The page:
Bob Miglani

Usually we do everything in our power to create a planned, organized life.  And yet life doesn’t work that way.  Accepting and adapting to circumstances beyond our control is another area you explore in your book.  How do you develop that mindset?

When things don’t go according to plan is often the time when we grow the most because we rediscover the resiliency that we have deep inside of ourselves.  Understanding that for true growth to happen in our business, in our relationships and in our lives, we have to let go of our notion of a perfect plan.  We have to shift our thinking and our own skills rather than direct attention to the problem that might have occurred.

Learning to develop that mindset isn’t easy, but it is possible. One way to cultivate acceptance is to put ourselves in challenging situations, either by setting hard-to-reach goals or taking on tough assignments or projects.  What this does is force us to realize that our actions are what matters, what we did when we faced uncertainty, not that we fought the change but how we adapted to the change.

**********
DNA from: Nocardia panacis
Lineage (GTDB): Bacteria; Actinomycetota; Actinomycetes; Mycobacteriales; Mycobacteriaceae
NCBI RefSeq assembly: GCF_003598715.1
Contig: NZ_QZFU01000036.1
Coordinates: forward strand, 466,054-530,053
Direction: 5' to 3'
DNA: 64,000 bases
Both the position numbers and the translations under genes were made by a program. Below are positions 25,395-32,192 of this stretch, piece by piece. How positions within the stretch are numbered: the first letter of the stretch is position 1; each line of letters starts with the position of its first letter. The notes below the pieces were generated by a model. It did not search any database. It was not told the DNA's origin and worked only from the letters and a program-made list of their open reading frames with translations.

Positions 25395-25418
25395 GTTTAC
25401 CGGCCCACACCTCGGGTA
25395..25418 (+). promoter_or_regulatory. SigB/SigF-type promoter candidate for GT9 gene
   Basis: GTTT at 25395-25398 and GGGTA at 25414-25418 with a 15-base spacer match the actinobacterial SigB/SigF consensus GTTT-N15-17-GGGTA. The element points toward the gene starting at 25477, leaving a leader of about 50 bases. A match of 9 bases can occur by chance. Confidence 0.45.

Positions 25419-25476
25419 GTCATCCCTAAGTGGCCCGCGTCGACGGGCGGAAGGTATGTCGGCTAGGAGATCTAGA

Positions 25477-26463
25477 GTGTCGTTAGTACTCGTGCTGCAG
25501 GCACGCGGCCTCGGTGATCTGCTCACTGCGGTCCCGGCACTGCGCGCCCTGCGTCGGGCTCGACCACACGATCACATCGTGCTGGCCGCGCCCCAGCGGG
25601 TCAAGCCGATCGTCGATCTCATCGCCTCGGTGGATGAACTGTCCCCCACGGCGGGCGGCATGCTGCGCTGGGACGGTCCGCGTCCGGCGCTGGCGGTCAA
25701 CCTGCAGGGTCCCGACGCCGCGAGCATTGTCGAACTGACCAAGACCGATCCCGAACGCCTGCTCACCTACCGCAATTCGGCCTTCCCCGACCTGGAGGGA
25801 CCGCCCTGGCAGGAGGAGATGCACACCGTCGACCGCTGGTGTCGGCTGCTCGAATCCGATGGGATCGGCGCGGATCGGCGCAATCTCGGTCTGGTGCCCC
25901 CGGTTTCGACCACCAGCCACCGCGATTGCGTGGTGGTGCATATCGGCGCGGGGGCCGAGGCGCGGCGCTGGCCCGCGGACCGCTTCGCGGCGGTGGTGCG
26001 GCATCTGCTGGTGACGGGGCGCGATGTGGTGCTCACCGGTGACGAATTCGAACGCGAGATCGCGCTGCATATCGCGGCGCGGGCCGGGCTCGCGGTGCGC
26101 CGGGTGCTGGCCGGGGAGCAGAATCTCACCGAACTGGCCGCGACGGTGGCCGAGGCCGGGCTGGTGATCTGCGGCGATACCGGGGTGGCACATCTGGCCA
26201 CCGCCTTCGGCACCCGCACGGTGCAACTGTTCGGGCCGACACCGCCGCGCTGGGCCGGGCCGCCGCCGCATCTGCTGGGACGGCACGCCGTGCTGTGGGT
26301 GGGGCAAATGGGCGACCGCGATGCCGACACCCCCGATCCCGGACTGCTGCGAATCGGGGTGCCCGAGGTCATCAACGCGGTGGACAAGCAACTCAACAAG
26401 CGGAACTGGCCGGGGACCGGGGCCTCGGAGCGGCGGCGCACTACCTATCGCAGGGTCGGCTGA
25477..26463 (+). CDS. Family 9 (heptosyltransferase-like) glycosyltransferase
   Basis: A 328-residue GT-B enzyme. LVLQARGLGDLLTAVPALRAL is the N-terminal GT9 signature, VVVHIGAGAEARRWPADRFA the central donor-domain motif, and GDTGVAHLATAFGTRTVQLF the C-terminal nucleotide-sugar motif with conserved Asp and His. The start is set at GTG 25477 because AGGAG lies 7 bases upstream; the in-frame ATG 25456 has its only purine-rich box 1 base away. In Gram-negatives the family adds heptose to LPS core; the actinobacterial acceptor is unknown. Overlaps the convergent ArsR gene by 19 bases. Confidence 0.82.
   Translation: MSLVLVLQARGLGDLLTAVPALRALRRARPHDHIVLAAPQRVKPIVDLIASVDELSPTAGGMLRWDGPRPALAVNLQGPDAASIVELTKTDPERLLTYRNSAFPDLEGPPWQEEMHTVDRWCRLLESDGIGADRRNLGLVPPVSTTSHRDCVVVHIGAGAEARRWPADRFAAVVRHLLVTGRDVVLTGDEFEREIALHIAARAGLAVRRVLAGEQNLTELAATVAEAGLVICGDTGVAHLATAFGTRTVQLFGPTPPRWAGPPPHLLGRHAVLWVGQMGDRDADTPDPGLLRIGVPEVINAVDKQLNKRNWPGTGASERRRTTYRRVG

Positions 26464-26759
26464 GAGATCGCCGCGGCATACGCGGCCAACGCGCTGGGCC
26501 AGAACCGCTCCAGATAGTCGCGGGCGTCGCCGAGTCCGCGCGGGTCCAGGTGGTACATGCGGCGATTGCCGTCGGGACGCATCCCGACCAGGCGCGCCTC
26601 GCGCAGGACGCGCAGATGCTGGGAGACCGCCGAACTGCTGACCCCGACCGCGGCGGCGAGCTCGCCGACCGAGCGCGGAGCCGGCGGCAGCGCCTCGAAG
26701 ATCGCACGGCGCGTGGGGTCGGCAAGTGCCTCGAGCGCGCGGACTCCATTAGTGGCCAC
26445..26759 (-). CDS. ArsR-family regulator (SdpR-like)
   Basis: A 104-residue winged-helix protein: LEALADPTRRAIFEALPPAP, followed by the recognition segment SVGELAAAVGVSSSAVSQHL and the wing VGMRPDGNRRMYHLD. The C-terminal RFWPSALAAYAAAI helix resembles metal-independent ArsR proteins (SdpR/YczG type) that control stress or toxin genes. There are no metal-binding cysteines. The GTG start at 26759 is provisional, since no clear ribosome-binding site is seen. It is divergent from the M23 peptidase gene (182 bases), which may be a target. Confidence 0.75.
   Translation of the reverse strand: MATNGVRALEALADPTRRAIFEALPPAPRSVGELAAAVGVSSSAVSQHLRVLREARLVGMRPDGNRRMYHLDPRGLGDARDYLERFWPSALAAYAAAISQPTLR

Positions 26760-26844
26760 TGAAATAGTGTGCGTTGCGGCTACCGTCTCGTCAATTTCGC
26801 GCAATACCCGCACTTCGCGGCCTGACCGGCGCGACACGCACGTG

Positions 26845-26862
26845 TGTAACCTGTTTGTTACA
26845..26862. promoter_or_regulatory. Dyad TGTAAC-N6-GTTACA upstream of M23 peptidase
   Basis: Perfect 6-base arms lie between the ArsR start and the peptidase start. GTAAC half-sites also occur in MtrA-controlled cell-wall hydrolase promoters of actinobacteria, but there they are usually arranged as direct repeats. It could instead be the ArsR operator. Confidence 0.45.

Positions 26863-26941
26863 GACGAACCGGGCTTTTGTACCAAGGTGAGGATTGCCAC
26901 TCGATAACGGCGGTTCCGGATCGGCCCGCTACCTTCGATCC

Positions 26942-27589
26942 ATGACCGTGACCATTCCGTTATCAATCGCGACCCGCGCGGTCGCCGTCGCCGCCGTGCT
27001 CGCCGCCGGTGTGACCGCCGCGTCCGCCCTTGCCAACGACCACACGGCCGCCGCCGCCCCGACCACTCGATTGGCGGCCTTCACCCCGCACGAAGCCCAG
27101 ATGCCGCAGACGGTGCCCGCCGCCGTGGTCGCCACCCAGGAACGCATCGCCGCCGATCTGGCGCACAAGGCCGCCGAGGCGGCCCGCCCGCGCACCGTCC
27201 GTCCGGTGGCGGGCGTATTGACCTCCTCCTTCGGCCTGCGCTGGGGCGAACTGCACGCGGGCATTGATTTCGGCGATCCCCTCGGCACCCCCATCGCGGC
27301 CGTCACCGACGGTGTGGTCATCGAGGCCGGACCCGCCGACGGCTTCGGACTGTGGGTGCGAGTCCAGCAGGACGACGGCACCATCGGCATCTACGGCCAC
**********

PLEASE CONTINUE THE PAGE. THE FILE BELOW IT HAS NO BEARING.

Would you share one of the stories from your book?  I immediately think about you catching the bus with your cousin, Vivek.  What did that teach you?

I was in India with my cousin Vivek, and I had asked him to take me on a typical bus that he takes to work because I wanted to do what the locals do: take a bus to work.  On my insistence, he agreed.

While we were waiting for the bus, I heard him say, ”OK. Start running.”  I looked over to my right and saw this completely full bus barreling down the dirt road.  Passengers were hanging to the sides of the bus using their fingernails and sometimes parts of the arms inside the window.  The bus driver had no intention of stopping as there was simply no room.  So what people do is to run along and somehow wedge themselves into the huge pile on the bus.

There’s no way I was getting on that bus, I thought.  It was just too full.  There had to be a bus that was less full; so I’d wait for the next one.

Embracing the Tension Between Now and the Next Big Thing

Lessons in Waiting

Years ago, I remember taking a personality test as part of a leadership class.  The instructor looked up at me and started to explain the results.  She was laughing as she explained my patience level, which was exactly zero on the chart.  Full of positive energy and spin, she showed how patience and a sense of urgency are flip sides of the same trait.  I may not have any patience, but the good news is that I was driven and was full of urgency.